Under a settlement between the ACLU and DOA, demonstrators at the state Capitol must only provide notice that they will rally. Administrators must create the notice system.
In February, the ACLU of Wisconsin sued the state Dept. of Administration, claiming its new rule violated citizens' constitutional right of free speech. The agency required groups of four or more to get a state permit to hold daily sing alongs in the Capitol. They started in early 2011, following huge demonstrations there against Act 10.
The administration insisted it needed to maintain order in the building and began arresting and fining demonstrators who did not get a permit.
A federal judge had planned to decide the case in upcoming months, and in the meantime, told the state it could require groups of 20 or more to get a permit, but no fewer.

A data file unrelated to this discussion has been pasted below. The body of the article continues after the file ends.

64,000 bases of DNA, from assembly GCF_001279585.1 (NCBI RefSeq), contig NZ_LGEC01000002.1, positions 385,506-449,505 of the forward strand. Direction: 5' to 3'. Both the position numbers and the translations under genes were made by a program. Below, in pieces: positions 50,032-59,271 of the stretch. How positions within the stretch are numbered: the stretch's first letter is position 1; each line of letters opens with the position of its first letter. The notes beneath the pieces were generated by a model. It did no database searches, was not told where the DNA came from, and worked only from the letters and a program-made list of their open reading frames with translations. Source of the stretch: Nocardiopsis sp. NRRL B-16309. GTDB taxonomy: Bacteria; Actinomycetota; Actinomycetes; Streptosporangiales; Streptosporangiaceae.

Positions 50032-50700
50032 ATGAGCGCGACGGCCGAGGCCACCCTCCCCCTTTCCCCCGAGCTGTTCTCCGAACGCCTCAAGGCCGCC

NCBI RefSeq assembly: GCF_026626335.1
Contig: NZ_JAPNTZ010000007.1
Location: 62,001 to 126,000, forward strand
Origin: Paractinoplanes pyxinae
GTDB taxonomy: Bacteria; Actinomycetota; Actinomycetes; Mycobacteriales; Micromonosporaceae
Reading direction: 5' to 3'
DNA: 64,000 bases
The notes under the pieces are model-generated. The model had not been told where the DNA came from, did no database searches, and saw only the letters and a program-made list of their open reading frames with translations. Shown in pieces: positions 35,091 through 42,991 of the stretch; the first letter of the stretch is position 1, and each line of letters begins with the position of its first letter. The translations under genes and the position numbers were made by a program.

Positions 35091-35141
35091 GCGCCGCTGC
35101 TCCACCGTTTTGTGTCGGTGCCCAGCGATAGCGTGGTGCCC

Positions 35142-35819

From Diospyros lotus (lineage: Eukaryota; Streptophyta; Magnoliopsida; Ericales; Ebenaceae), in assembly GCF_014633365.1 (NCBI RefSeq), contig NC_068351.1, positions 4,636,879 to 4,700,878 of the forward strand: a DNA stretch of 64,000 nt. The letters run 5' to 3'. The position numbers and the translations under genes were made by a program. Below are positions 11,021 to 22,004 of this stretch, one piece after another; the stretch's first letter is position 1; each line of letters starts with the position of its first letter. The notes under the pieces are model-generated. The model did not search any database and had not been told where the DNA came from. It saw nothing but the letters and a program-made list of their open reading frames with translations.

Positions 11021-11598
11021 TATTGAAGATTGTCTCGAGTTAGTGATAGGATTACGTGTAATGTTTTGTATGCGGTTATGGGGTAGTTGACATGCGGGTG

ACLU Legal Director Larry Dupuis says he's pleased with the out-of-court settlement, "because giving notice is significantly different from forcing people to ask the government for permission to exercise free speech.”
According to the settlement, "a person may give the DOA notice of a gathering of 12 or more people by phone, email, in person or via a form supplied by the state. Notice must be given at least two business days and not more than 10 business days before an event. Individuals and groups may also give notice for consecutive events, and there is no limit on how many notices an individual or group may provide."